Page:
Release of Cop Discipline Records Blocked by Court

     CHICAGO (CN) – Police won a court injunction blocking the Chicago Tribune and Sun Times from obtaining a list detailing complaints against city police officers.
     The Wednesday injunction came one day after the Fraternal Order of Police, Chicago Lodge No. 7, petitioned the Cook County Circuit Court for relief.
     In its petition, the union cited a provision in its contract with the city that sets a five-year limit on Chicago’s retention of “all disciplinary investigation files,” and certain other records.
     After five years from the date of the incident, or the date upon which the violation is discovered, whichever is longer, the files must be destroyed, the union said.
     The union noted that there is a seven-year window for retention of “not-sustained files alleging criminal conduct or excessive force.”
     With certain exceptions, the files cannot thereafter be used “against the officer in any future proceedings in any other forum,” its complaint states.
     Chicago’s failure to destroy personnel records has long been the subject of grievances, the union says, and the issue arose again when the Tribune and Sun Times requested “lists” of police officers under the Freedom of Information Act.
     The union says that Chicago was planning on a Halloween reveal of “lists of officers ‘containing information related to complaints lodged against officers’ covering the time period January 1, 1967 to the present.”
     “The lists to be furnished include the names of thousands of current and former sworn department members with complaint histories maintained by the department,” the union’s petition states, quoting an alleged Oct. 23 notification from the city.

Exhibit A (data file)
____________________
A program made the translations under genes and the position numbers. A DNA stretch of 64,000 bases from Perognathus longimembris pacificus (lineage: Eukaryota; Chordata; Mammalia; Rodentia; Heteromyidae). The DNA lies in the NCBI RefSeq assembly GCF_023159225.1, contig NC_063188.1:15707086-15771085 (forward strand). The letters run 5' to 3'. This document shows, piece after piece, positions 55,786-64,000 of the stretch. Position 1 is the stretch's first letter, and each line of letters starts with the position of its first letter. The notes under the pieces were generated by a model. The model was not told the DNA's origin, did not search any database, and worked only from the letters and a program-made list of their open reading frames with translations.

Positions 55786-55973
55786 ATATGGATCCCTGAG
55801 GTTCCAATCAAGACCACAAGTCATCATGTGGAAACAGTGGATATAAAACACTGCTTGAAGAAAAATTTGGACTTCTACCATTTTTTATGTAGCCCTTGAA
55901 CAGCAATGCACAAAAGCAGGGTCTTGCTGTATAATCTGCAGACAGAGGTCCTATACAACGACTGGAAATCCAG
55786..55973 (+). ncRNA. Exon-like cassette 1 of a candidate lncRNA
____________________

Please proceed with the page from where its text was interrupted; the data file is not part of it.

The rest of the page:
Citing its belief “that the lists contain inaccurate information which would unfairly and vexatiously harm the individual officers named therein,” the union said it deserves a chance to review the lists for accuracy and redact or otherwise appropriately modify “any and all inaccurate information.”
     One of the lists in question is 6,995 pages long, according to the complaint.
     “The fact that the city maintains these lists is a clear indicator that it violated its collective bargaining agreement with the lodge, the union says.
     Disclosure of the list would also violate the Illinois Personnel Review Act, which says that employers must review and delete any disciplinary actions over 4 years old before releasing personnel records to a third party, according to the petition.
     The union also says disclosure would “expose the affected individual officers to public humiliation and loss of prestige in their employment.”
     An arbitration hearing set for Feb. 27, 2015, will assess two grievances with the city and police department about records retention, the union notes. On Tuesday, the union also filed a complaint with the Illinois Labor Board.
     The union says it faces a Nov. 5 court hearing on its petition. It is represented by Baum Sigman Averbach & Neuman.

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